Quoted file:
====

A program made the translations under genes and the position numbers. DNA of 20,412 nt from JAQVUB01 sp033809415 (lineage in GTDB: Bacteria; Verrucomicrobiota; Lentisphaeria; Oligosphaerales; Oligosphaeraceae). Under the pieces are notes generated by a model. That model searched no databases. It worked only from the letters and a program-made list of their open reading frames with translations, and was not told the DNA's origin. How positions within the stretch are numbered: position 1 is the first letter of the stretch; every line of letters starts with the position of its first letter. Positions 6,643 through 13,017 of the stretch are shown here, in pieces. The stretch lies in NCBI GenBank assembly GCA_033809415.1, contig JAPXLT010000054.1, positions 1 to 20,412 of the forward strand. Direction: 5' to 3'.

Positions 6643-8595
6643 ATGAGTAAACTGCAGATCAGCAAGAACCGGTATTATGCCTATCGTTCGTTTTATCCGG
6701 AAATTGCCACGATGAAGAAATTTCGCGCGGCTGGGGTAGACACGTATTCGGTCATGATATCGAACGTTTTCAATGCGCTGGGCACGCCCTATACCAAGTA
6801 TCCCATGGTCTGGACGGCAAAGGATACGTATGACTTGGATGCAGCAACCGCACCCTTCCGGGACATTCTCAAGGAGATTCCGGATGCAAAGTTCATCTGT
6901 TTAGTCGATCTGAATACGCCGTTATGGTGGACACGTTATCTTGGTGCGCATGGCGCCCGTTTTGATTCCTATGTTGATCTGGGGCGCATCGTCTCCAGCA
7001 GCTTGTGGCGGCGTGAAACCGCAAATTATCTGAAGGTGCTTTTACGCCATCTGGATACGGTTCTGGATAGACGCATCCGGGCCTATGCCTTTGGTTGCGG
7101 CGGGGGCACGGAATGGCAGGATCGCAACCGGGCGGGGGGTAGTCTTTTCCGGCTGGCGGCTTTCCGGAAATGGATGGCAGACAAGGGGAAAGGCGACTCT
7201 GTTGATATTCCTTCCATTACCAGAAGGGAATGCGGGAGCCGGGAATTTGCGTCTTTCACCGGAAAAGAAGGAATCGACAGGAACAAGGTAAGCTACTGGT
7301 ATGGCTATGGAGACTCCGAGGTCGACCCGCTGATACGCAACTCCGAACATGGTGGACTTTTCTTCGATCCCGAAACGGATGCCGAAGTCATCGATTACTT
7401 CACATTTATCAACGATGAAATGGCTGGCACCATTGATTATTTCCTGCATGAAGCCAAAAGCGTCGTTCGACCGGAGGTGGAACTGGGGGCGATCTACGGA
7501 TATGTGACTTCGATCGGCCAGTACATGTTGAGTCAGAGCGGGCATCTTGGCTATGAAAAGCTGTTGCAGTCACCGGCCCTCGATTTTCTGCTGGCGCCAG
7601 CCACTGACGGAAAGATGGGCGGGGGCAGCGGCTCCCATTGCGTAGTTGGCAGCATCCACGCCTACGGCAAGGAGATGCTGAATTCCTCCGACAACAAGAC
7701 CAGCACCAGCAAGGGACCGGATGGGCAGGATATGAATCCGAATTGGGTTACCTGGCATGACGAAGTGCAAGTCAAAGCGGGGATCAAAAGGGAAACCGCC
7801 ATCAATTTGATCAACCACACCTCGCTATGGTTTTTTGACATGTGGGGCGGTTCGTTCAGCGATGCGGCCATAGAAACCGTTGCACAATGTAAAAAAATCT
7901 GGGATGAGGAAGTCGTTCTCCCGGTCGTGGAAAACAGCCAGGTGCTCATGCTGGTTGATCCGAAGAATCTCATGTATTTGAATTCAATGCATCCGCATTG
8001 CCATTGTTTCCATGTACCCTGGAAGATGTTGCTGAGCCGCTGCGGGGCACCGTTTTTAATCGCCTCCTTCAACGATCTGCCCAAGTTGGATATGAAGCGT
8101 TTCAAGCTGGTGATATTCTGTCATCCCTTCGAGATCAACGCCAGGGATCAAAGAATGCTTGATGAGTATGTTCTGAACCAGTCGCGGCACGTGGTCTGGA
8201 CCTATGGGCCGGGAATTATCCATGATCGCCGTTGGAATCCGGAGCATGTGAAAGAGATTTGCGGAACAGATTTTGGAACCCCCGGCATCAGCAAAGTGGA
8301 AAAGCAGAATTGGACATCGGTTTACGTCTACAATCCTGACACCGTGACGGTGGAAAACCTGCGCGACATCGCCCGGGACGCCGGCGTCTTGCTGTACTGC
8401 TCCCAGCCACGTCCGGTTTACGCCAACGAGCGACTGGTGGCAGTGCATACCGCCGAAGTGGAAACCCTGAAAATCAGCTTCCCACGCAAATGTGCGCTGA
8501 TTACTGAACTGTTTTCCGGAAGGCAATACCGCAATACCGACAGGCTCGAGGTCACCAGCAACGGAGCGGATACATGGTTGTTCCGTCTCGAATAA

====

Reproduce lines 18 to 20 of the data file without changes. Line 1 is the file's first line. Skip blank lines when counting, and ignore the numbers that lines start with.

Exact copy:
8101 TTCAAGCTGGTGATATTCTGTCATCCCTTCGAGATCAACGCCAGGGATCAAAGAATGCTTGATGAGTATGTTCTGAACCAGTCGCGGCACGTGGTCTGGA
8201 CCTATGGGCCGGGAATTATCCATGATCGCCGTTGGAATCCGGAGCATGTGAAAGAGATTTGCGGAACAGATTTTGGAACCCCCGGCATCAGCAAAGTGGA
8301 AAAGCAGAATTGGACATCGGTTTACGTCTACAATCCTGACACCGTGACGGTGGAAAACCTGCGCGACATCGCCCGGGACGCCGGCGTCTTGCTGTACTGC